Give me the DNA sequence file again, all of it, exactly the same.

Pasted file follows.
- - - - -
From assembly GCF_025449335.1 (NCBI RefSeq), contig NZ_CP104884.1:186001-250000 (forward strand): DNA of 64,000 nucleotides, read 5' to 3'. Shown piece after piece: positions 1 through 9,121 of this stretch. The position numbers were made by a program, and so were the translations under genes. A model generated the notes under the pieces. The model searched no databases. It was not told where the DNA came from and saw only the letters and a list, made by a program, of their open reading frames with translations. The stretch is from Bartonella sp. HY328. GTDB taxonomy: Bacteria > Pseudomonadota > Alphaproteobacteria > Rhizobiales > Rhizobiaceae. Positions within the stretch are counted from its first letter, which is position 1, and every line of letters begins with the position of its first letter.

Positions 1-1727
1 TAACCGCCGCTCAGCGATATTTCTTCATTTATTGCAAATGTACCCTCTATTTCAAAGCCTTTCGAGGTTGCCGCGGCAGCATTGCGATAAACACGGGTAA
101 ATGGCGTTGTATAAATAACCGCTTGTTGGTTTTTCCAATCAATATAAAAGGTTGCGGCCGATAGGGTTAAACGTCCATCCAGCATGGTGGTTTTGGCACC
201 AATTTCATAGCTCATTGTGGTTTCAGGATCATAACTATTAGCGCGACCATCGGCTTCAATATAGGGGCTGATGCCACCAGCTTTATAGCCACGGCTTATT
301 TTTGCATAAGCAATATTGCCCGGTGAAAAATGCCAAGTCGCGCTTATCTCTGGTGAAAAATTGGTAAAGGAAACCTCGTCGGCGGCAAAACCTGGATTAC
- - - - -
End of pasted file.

From assembly GCF_025449335.1 (NCBI RefSeq), contig NZ_CP104884.1:186001-250000 (forward strand): DNA of 64,000 nucleotides, read 5' to 3'. Shown piece after piece: positions 1 through 9,121 of this stretch. The position numbers were made by a program, and so were the translations under genes. A model generated the notes under the pieces. The model searched no databases. It was not told where the DNA came from and saw only the letters and a list, made by a program, of their open reading frames with translations. The stretch is from Bartonella sp. HY328. GTDB taxonomy: Bacteria > Pseudomonadota > Alphaproteobacteria > Rhizobiales > Rhizobiaceae. Positions within the stretch are counted from its first letter, which is position 1, and every line of letters begins with the position of its first letter.

Positions 1-1727
1 TAACCGCCGCTCAGCGATATTTCTTCATTTATTGCAAATGTACCCTCTATTTCAAAGCCTTTCGAGGTTGCCGCGGCAGCATTGCGATAAACACGGGTAA
101 ATGGCGTTGTATAAATAACCGCTTGTTGGTTTTTCCAATCAATATAAAAGGTTGCGGCCGATAGGGTTAAACGTCCATCCAGCATGGTGGTTTTGGCACC
201 AATTTCATAGCTCATTGTGGTTTCAGGATCATAACTATTAGCGCGACCATCGGCTTCAATATAGGGGCTGATGCCACCAGCTTTATAGCCACGGCTTATT
301 TTTGCATAAGCAATATTGCCCGGTGAAAAATGCCAAGTCGCGCTTATCTCTGGTGAAAAATTGGTAAAGGAAACCTCGTCGGCGGCAAAACCTGGATTAC